A Thinking Man's Film opens the dialogue about Subconscious Mind


Who’s Controlling
Your Mind?

by Laurel Clark,
President SOM

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Inception:  Who’s Controlling Your Mind?

By Laurel Clark

What is this movie about, anyway?  Dreams?  Thought projection?  Resolving unfinished business?  Control?

All of this, and more!

It is a complex portrayal of what happens when a group decides to dream together.  It is definitely a movie, and many of its plot lines and visuals seem to be pure entertainment (for those who are entertained by explosions and gunfire!)  At the same time, I was intrigued to see the writers depict some truths about the mind.

In my view, this movie is more about thought form projection than about dreams.  The dream is the place, the scene.  The subject matter, the plot itself, seemed to be about mind control.  Who controls whose mind?  What happens when our own thoughts and emotions are out of control?  Is it possible to manipulate someone else’s mind or is it only our own unconscious stuff that manipulates us?

The dream space and experience, for many of us who pay attention to dreams, was too harsh … not dreamy enough!  Nevertheless, some of the details were interesting… the “kick” to indicate the jolt of falling awake, incorporating sensations in physical waking reality into the dream, like the water in the bathtub producing a flood in the dream.  Most of us have had these experiences in the dreamtime.

More intriguing to me was the story about how one person can suggest a thought in a way that another person will receive it.  Dom, who has experience with “inception” teaches us the principles:

The seed thought has to be fully formed for it to “take” in the mind of the receiver.  Once one receives it, he or she can’t get it out, and it grows, both while the person is dreaming and once awake.  It has to harmonize with his own thinking; in other words, the receiver needs to be inspired.  It must seem to him that he originated the idea or else it will seem like a foreign idea and he’ll resist or get defensive.  In the dream world, his “projections” start to stare, and then become hostile because they know that something or someone is intruding.

I’ve heard people discuss their fears after seeing this movie.  They are afraid that someone might be able to plant an idea in another person’s mind.  But, don’t we experience that every day, with advertising?  Don’t many people listen to music with lyrics that “they can’t get out of their head”?  The key to alleviating the fear in all of this comes when Dom counsels the dream inceptors to choose a positive thought form.  The idea has to strike the dreamer’s emotions, and, he says, “Positive emotion always trumps negative.”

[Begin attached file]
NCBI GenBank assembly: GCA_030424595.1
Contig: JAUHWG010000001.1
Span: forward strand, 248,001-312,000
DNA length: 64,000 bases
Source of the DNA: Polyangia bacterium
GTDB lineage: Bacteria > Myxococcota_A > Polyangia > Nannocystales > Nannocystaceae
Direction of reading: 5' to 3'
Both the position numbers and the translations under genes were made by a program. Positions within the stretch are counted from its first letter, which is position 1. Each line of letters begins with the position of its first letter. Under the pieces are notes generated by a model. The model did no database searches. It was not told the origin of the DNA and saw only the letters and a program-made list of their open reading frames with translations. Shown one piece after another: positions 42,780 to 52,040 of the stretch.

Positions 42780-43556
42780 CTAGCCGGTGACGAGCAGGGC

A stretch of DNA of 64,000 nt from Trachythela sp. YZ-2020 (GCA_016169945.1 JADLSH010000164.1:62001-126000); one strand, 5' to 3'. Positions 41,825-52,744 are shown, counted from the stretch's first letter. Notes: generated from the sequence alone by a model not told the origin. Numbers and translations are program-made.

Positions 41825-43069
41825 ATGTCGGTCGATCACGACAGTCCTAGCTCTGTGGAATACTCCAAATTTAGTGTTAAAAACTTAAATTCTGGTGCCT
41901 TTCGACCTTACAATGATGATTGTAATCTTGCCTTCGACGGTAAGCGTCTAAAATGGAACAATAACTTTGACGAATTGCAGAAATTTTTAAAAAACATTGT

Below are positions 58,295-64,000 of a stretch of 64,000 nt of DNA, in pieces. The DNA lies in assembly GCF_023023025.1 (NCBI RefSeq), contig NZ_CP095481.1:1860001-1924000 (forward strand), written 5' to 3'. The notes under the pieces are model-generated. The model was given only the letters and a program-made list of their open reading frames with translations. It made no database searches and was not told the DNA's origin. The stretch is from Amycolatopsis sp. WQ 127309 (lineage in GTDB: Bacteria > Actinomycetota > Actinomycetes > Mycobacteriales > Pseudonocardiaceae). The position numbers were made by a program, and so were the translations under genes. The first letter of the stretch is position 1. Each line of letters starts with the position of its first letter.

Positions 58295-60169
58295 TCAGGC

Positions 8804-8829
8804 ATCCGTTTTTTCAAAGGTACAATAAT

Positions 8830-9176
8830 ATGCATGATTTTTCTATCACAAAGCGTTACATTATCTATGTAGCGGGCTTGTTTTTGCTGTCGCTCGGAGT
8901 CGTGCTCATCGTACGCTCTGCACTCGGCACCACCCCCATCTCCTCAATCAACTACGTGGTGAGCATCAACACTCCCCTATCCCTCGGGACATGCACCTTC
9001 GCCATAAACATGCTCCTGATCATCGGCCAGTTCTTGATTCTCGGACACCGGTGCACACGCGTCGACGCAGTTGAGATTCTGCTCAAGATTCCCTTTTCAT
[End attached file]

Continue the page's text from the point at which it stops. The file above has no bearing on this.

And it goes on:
Perhaps it doesn’t make for great entertainment, but think of the potential for humanity if we could harness this ability to implant positive and desirable thought forms that are stronger and more resilient than negative ones.  Thoughts like living in a peaceful world, everyone on the planet practicing the Golden Rule, harmonizing with nature.  What if we chose to dream together to live according to common values?  Is this a waking dream or something we can dream into physical, waking reality?

Upon seeing the film a second time, I am of the opinion that the movie’s primary theme is reality.  What is reality?  Is physical, waking reality the true reality or is the dream world the true reality?  What happens when we have unresolved emotional business?  It becomes our reality … breaking into our dreams, our present relationships, and our state of mind whether awake or asleep.  It interferes with our own and other people’s existence.

Learning how to understand and learn from our dreams can aid us to understand our waking reality, and vice versa.  So in which world are we the most awake?

 These are questions that stimulate people to explore the dream world.  At one point, the dream architect Ariadne describes forming the landscape of the dream world as “pure creation.”  Once she has a taste, she can’t stay away from it.  Dom and Mal got addicted to the “high” of pure creation, and became lost there.  Is this possible?  Can we really get lost in this world of the subconscious?

Yes, we can … but we don’t have to.  Just as the Ariadne of mythology led Theseus to the opening of the maze once he had defeated the Minotaur, so Inception’s Ariadne helps Dom face and defeat the monsters in his unconscious, so that he can open the door to embrace physical, waking reality.  He can be more lucid when awake because he has become more lucid in his dreams!

Myth?  Entertainment?  Yes, and also one of the ways that our dreams can aid us to live in light.

Laurel Clark, D.M., D.D. is the President of the School of Metaphysics.  She has been studying and teaching metaphysics since 1979, including visualization, intuitive development, telepathy, and dreams.  She is the author of The Law of Attraction and Other Secrets of Visualization, Dharma:  Your Soul’s Purpose, and Karmic Healing.

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